Posted in pilot study, randomized controlled study

Regulating eating behavior

Duarte, Cristiana, José Pinto‐Gouveia, and R. James Stubbs. “Compassionate Attention and Regulation of Eating Behaviour: A pilot study of a brief low‐intensity intervention for binge eating.” Clinical Psychology & Psychotherapy, 2017, doi: 10.1002/cpp.2094, online 13 Jun 2017.

Abstract. A low-intensity 4-week intervention that included components of compassion, mindfulness, and acceptance was delivered to women diagnosed with binge eating disorder. Participants were randomly assigned to 1 of 2 conditions: intervention (n = 11) or waiting list control (n = 9).

Participants in the intervention condition were invited to practise mindfulness, soothing rhythm breathing, and compassionate imagery practices with a focus on awareness and acceptance of emotional states and triggers to binge eating and engagement in helpful actions.

Results revealed that, in the intervention group, there were significant reductions in eating psychopathology symptoms, binge eating symptoms, self-criticism, and indicators of psychological distress; there were significant increases in compassionate actions and body image-related psychological flexibility. Data suggest that developing compassion and acceptance competencies may improve eating behaviour and psychological well-being in individuals with binge eating disorder.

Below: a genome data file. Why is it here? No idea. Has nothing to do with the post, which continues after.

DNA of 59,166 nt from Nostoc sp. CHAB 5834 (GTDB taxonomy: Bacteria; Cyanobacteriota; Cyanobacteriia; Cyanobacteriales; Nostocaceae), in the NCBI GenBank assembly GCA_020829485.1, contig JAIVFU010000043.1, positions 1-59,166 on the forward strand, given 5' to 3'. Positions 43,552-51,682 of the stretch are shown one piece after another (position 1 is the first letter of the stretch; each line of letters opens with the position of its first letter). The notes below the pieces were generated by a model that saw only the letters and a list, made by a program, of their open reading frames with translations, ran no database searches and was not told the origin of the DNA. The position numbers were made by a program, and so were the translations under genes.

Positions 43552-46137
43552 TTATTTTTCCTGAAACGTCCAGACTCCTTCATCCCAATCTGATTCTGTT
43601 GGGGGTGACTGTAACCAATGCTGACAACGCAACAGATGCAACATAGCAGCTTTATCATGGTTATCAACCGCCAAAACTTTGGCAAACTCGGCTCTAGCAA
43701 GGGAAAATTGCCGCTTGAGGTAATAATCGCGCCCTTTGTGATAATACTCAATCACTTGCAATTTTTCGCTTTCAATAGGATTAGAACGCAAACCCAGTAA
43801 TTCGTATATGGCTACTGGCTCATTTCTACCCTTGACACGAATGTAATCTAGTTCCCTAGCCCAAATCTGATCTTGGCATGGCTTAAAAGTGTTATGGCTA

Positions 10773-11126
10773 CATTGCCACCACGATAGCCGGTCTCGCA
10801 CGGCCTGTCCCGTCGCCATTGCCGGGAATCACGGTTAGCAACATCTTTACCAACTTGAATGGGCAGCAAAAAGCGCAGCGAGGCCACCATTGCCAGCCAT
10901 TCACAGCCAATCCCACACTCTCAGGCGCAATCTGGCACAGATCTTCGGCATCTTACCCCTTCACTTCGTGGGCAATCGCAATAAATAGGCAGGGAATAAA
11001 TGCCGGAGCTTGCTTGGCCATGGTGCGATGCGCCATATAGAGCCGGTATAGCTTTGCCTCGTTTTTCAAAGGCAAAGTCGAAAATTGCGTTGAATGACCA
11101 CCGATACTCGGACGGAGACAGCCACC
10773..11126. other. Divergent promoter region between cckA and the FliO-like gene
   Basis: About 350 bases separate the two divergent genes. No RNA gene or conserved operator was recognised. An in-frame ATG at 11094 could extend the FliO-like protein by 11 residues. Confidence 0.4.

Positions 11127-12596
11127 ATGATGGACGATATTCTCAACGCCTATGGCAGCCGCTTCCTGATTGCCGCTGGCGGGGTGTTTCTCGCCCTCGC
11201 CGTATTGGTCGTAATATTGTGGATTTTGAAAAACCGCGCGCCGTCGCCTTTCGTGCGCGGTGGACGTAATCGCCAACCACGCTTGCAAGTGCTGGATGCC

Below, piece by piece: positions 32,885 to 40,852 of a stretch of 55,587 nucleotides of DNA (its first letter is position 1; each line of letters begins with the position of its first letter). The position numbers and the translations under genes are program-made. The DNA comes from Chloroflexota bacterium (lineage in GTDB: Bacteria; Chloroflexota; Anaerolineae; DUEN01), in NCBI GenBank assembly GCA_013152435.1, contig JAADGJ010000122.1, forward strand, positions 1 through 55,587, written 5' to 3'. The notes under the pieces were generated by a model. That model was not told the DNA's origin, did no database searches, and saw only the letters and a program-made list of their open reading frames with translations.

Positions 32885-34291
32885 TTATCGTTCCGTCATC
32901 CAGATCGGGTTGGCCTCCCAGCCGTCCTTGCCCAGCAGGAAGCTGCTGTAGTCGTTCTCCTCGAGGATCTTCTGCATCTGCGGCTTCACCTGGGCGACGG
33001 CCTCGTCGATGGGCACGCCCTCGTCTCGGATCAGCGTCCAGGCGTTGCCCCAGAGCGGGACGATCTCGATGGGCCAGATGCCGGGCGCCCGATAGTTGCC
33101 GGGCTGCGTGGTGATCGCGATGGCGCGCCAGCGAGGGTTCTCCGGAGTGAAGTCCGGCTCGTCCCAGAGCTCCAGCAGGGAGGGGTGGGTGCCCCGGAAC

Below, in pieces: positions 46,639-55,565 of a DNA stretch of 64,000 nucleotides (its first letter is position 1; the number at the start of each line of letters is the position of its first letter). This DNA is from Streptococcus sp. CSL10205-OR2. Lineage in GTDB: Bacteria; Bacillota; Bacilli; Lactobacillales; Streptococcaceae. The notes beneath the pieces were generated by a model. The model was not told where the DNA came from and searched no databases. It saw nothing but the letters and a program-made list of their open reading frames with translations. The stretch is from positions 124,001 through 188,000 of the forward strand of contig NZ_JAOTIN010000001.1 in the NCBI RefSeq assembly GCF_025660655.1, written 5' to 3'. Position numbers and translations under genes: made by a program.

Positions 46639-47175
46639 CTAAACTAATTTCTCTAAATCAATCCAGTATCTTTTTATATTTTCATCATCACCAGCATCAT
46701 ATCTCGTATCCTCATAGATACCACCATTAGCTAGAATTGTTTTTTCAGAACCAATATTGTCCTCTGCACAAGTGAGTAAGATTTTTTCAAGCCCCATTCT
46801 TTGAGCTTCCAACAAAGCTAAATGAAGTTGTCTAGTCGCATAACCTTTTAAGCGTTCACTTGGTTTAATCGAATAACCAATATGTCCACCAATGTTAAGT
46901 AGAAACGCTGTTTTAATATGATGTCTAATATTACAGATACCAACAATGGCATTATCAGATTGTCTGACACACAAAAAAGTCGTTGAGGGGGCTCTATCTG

Posted in randomized controlled study, semi-structured interviews

Enhances body image in breast cancer patients

Pintado, Sheila, and Sandra Andrade. “Randomized controlled trial of mindfulness program to enhance body image in patients with breast cancer.” European Journal of Integrative Medicine, online June 1, 2017, https://doi.org/10.1016/j.eujim.2017.05.009.

Introduction. Breast cancer affects the thoughts and emotions related to patient’s body image and it has a negative impact in their quality of life. The purpose of this study was to conduct a randomized controlled trial in patients with breast cancer comparing mindfulness training to improve body image with a program based on personal image advice.

Method. A total of 29 women with breast cancer were randomly allocated into one of 2 groups: an experimental (mindfulness program) and control (personal image advice) group. The assessment tools were semi-structured interviews and the BIS and SBC questionnaires. Data was analyzed using quantitative techniques.

Results. The mindfulness program was effective in decreasing negative thoughts and emotions related to body image and dissociation (p < .01), and in increasing positive thoughts and body awareness (p<.01). Moreover, there were significant differences in body image between control and experimental group (F(1,28) = 12.616; p<.01; ηp2=.335).